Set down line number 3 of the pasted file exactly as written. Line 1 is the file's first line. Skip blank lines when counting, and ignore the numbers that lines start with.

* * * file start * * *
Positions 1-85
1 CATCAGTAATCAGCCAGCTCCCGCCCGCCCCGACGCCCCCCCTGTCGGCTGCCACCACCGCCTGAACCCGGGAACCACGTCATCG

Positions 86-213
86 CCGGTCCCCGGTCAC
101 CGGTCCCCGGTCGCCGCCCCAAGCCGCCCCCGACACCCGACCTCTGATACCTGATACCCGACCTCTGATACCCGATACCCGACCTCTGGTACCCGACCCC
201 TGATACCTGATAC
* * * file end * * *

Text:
Positions 86-213